Pakistan’s Chief of Naval Staff, Admiral Asif Sandila arrived in the Maldives yesterday (October 9) at the invitation of Maldives Chief of Defence Force Major General Ahmed Shiyam.
President Mohamed Waheed awarded the Admiral with the ‘Nishaan Muleege Sharafge Izzaiy’ (‘Order of Distinguished Rule of Muleege’) – one of the highest ranking honors conferred by the state – in recognition of his dedicated efforts to provide humanitarian assistance in the aftermath of the 2004 tsunami. The award was previously established in honour of Al-Sultan Mohamed Shamsuddeen.
When the tsunami hit the Maldives on December 26, 2004, Admiral Sandila was the Mission Commander of two Pakistani Naval Ships, P.N.S Tariq and P.N.S Nasr, which were on a goodwill visit to the country.
As the initial responders to the “critical situation” the Pakistani naval ships took “prompt action” conducting search and rescue operations, evacuating citizens and tourists from affected islands, conducting the initial damage assessment, and providing critical food and relief supplies to devastated islands in the aftermath tsunami, said the President’s Office.
“At the time of the worst ever natural disaster in the recent history of Maldives, Admiral Sandila proved above and beyond the call of duty to be a source of exemplary service and dedication which was symbolic of the long standing fraternal relation between the Maldives and Pakistan,” said President Waheed during this morning’s (October 10) award ceremony.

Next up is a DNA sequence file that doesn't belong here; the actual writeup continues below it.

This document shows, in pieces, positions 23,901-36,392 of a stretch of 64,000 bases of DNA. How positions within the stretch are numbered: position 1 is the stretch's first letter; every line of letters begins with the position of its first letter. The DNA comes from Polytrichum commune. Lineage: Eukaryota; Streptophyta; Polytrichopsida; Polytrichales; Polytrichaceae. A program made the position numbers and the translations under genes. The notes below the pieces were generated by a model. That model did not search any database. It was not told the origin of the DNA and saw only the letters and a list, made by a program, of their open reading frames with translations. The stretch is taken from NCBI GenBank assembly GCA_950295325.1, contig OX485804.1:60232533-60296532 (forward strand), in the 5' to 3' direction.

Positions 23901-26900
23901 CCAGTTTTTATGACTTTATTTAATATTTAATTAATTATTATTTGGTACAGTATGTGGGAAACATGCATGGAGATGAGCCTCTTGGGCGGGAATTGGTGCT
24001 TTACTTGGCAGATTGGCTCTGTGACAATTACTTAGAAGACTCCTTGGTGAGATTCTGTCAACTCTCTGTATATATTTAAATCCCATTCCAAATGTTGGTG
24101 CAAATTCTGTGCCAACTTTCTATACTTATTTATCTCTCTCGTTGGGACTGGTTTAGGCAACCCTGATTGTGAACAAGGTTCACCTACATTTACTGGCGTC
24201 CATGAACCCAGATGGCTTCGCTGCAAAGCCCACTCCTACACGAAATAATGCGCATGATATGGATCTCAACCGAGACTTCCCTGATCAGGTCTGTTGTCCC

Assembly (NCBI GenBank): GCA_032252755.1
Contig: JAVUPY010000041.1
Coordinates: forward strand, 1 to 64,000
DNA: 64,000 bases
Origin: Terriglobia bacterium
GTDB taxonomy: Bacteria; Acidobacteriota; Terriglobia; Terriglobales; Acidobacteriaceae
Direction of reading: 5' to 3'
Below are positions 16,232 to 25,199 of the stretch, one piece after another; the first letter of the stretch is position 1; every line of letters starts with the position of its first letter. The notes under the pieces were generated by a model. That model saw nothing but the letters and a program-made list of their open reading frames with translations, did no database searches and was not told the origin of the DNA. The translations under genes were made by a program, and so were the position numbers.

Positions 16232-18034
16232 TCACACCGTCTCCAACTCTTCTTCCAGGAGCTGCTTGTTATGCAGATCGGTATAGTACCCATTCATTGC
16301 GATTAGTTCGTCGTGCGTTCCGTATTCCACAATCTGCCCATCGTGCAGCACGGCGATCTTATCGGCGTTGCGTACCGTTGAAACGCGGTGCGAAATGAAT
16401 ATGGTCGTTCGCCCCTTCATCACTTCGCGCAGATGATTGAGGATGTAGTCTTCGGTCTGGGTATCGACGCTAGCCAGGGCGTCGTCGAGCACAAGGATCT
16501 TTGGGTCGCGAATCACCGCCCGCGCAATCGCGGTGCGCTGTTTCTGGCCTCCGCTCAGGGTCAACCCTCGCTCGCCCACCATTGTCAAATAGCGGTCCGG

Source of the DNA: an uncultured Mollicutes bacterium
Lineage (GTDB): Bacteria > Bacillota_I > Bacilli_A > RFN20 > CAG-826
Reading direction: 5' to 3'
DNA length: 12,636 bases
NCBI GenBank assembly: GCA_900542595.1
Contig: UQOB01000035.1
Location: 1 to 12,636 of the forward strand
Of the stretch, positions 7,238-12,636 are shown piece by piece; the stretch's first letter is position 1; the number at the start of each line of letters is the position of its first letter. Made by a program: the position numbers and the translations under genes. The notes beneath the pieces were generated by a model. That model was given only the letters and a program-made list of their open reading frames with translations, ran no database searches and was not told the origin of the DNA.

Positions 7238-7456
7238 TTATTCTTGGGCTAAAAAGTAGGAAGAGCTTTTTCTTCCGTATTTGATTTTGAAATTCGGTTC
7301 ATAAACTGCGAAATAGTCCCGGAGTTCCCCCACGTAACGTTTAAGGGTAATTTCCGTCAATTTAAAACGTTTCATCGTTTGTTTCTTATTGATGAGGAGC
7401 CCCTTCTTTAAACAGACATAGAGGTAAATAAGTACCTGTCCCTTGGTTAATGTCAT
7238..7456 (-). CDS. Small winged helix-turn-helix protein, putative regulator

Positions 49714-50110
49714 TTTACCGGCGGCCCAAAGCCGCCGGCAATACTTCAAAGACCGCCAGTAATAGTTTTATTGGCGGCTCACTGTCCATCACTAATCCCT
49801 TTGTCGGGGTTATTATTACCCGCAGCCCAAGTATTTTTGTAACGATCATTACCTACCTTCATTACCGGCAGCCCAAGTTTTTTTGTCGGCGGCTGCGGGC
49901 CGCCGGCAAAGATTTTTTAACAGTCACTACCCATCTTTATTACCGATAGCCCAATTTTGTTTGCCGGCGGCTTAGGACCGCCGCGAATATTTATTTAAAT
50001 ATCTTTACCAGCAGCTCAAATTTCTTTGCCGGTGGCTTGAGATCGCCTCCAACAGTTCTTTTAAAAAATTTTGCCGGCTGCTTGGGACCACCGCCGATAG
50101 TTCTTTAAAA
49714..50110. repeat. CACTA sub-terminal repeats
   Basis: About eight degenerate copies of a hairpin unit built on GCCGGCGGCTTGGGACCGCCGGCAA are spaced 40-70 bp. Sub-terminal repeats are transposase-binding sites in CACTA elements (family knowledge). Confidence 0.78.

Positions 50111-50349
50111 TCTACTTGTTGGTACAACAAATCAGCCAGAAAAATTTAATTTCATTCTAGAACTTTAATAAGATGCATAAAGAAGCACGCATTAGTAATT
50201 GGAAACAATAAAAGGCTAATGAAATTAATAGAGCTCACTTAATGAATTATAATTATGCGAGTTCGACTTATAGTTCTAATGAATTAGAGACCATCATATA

Admiral Sandila is also scheduled to meet with Minister of Defence and National Security Colonel (Rtd) Mohamed Nazim during his two day official visit and will depart from the Maldives tonight, according to local media.
Past Pakistani controversy
In November 2011, the allegedly “idolatrous” Pakistani monument erected for the SAARC summit was set on fire by a group of people in Hithadhoo, Addu City after two young men toppled the monument during an earlier protest.
The monument, which featured engraved symbols of Pakistan’s ancient civilisation and a bust of the country’s founder Mohamed Ali Jinah, had been removed by the Addu City Council the previous week but was replaced back on its plinth with a cover ahead of the unveiling ceremony.
A member of the Pakistani delegation at the unveiling ceremony explained to Minivan News that the monument represented artifacts of the ancient Indus Valley civilisation and were not specifically religious symbols.
Following the first attempt to vandalise the monument, a second member of the Pakistani delegation told Minivan News that they approached the Maldives’ Foreign Ministry over the incident but was informed by an official that it had not occurred, and was a rumour spread by the opposition.